Tue, Jan

Police struggle to find recruits


According to Chief Steve Gesell, Cottonwood Police Department is experiencing a major need for recruits — a situation, Gesell clarified, that is not singular to Cottonwood.Cottonwood police chief Steve Gesell stands in front of the Law Enforcement Heroes Statue at the Cottonwood police station. The department is emphasizing the quality of life here in trying to recruit officers.

The reason for the increased demand for personnel, Gesell said, is threefold:

  • An improving economy that discourages application to police departments due to other available jobs.
  • Continuing Great Recession cuts that have reduced police department budgets.
  • National anti-police rhetoric.

“It’s actually very concerning,” Gesell said of the situation, adding that the applicant pool was “shallow before this even happened.” According to Gesell, the factors outlined have made drawing from the applicant pool even more challenging.

Nonetheless, Gesell said that he feels encouraged about engaging the community by way of a recruitment video highlighting not only the resources available to the CPD but the benefits of either staying or coming to live in the Verde Valley.

“We have to market the quality of life here,” Gesell said. “That is the main reason people work here.”

Gesell encouraged those interested in applying to contact CPD to arrange a ride-along.

“They can also peruse our Facebook site, mobile app and website and talk to those in the community that are familiar with our service to make preliminary determinations if the fit is good for them,” Gesell said.

The last year at the helm, Gesell added, has been productive, but it has yet to provide concrete data of increases or decreases in crime and crime prevention: “Typically, proactive police work increases when a new police chief is installed, although there are always other variables that influence those numbers.

“I believe that will be the case over the last year. We still have yet to crunch the last two months. When that’s done, we’ll release a summary of any trends of note.”

Gesell said that his time here has made him a fan of the Verde Valley, especially compared to his former areas of employment, San Luis Obispo, Calif., and Scottsdale.

“I don’t feel older — I feel younger,” Gesell said, praising the positive interaction between police and community members in Cottonwood. “You don’t generally see this type of investment in big cities .... When you’re in a smaller community, close relationships become more apparent.”

Gesell added that his time in Cottonwood has confirmed his faith in small communities, giving him a renewed vigor for police work.

Regardless, though he is all smiles about the transition to rural Arizona, Gesell added that he hasn’t forgotten a fact of life in his profession: Eventually, men leave police work to pursue other interests.

Gesell has gone about his plans for the inevitable in a particularly Verde Valley way — by turning half of his three acres of Verde River-fronted property into a vineyard capable of producing 170 to 180 cases of Bordeaux Cabernet wine.

Gesell has trademarked his brand and bought a domain name for 10-17 Cellars. “10-17” refers to the code officers use to signal they are off duty.

“For me, it’s a reference for the day when I leave police work,” Gesell said, adding that it is ironic he and his wife never got around to producing wine while living in Northern California, where wine is ubiquitous. “It’s very cool.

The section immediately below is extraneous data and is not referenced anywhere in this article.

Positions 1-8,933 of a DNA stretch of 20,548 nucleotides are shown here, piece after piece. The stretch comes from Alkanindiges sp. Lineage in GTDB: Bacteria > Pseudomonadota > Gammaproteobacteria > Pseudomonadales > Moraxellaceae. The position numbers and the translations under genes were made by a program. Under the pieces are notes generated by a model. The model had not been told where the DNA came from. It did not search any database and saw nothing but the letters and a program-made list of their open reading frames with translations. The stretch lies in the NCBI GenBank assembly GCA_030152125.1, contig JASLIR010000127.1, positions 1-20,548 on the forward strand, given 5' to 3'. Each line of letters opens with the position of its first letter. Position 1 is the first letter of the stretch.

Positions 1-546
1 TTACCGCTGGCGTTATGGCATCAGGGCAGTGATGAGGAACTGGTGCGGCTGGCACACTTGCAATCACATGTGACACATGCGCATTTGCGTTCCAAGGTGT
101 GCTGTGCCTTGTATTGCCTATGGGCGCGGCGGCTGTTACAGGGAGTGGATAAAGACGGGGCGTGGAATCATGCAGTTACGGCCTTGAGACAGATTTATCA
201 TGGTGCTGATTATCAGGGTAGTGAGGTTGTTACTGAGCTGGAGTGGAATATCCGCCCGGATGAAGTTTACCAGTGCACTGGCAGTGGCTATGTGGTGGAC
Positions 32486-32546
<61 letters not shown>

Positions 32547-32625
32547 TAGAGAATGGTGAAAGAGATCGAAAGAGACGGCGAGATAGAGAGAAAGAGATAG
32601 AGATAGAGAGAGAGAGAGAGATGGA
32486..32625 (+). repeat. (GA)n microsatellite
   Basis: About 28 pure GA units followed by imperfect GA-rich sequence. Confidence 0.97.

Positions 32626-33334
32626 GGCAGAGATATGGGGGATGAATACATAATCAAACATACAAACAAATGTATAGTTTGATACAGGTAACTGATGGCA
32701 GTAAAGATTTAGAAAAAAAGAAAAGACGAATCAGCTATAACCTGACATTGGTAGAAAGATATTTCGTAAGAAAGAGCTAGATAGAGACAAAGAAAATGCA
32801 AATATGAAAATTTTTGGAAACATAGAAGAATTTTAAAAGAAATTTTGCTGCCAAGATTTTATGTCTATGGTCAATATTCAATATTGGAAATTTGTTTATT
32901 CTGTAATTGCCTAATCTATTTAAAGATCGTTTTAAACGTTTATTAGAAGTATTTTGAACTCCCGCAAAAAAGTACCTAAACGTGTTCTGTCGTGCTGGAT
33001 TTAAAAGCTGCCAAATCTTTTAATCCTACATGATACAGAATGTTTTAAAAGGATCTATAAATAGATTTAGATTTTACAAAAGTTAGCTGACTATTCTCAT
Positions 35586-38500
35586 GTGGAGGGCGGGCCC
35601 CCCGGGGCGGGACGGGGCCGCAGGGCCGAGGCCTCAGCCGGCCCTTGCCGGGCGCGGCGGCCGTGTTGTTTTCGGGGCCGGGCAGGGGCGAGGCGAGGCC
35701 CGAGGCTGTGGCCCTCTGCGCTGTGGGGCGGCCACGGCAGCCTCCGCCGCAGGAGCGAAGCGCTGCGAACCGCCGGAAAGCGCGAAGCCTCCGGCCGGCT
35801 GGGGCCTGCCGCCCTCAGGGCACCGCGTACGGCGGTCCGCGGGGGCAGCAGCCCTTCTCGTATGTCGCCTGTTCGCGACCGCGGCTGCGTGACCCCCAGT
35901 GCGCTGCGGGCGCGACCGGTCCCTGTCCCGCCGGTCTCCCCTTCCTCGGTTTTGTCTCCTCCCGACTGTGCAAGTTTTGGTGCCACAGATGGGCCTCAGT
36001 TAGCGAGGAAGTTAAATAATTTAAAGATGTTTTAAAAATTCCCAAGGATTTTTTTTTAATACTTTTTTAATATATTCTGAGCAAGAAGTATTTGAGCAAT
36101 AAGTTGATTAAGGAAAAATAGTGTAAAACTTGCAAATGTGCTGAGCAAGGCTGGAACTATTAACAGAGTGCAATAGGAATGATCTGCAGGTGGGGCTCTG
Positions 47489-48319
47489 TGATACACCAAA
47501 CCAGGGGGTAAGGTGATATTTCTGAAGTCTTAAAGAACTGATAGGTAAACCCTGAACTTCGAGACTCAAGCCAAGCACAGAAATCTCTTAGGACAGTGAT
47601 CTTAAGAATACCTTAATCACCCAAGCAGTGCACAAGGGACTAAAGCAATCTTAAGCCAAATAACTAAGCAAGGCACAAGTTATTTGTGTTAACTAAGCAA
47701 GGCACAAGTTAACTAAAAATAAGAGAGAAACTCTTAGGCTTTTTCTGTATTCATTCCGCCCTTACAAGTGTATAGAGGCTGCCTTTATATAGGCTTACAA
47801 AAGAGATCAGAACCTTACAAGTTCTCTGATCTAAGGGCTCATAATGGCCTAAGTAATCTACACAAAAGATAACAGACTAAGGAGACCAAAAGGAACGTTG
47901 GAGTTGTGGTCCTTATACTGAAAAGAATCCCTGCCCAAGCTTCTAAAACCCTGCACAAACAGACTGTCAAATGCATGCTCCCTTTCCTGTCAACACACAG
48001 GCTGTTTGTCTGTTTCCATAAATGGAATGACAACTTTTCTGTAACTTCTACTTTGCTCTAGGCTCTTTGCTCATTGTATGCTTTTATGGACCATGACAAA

“I never thought I would own a tractor, but I do .... Never in a million years did I think we’d move to Arizona and do what we’re doing.”

According to Gesell, there is a “burgeoning niche” for what Verde Valley vintners have to offer — award-winning wines that play to Northern Arizona’s climate and culture, not to mention its proximity to the Phoenix area.

The other factor making wine production a viable option is Maynard James Keenan, owner of Caduceus Cellars and Merkin Vineyards. Keenan, an internationally recognized alternative rock musician, is the most noteworthy advocate of winemaking in the Verde Valley.

Having met Keenan and after touring his vineyard in Jerome, Gesell became convinced of the value of his own property to wine culture.

“[Keenan] has been very kind to me,” Gesell said. “He has essentially given me access to his winery manager .... We just fell into this. The opportunity seemed to present itself.”

Gesell is enrolled in a 100-level viticulture class at Yavapai College. Boasting prime water rights off the Verde River, he and his wife sent soil and water samples to an expert and received good news: Barring weather conditions, their soil conditions were classified as “highly fertile.”

In the first week of May, Gesell expects to plant the first grapevines. By the third season, he hopes to begin bottling 10-17 Cellars wine via Clarkdale’s Four Eight Wine Makers’ Co-Operative. The eventual plan is to provide wine to local tasting rooms.

Police Body Cameras
According to Cottonwood Police Department Chief Steve Gesell, all patrol officers and supervisors have been wearing body cameras since prior to his arrival.
“We’re about two years in, I believe,” Gesell said. “We’re actually planning on reviewing current technology to determine if we will change vendors. Body-worn cameras are embraced by our officers and clearly beneficial in reducing citizen complaints and encouraging more positive contacts with members of the public.”
According to Gesell, body-worn camera technology continues to evolve with demand.
“Body-worn camera programs were being launched by agencies across the nation prior to any of the high-profile controversial police shootings across the country,” Gesell said.

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Cottonwood United States Clear (night), 30 °F
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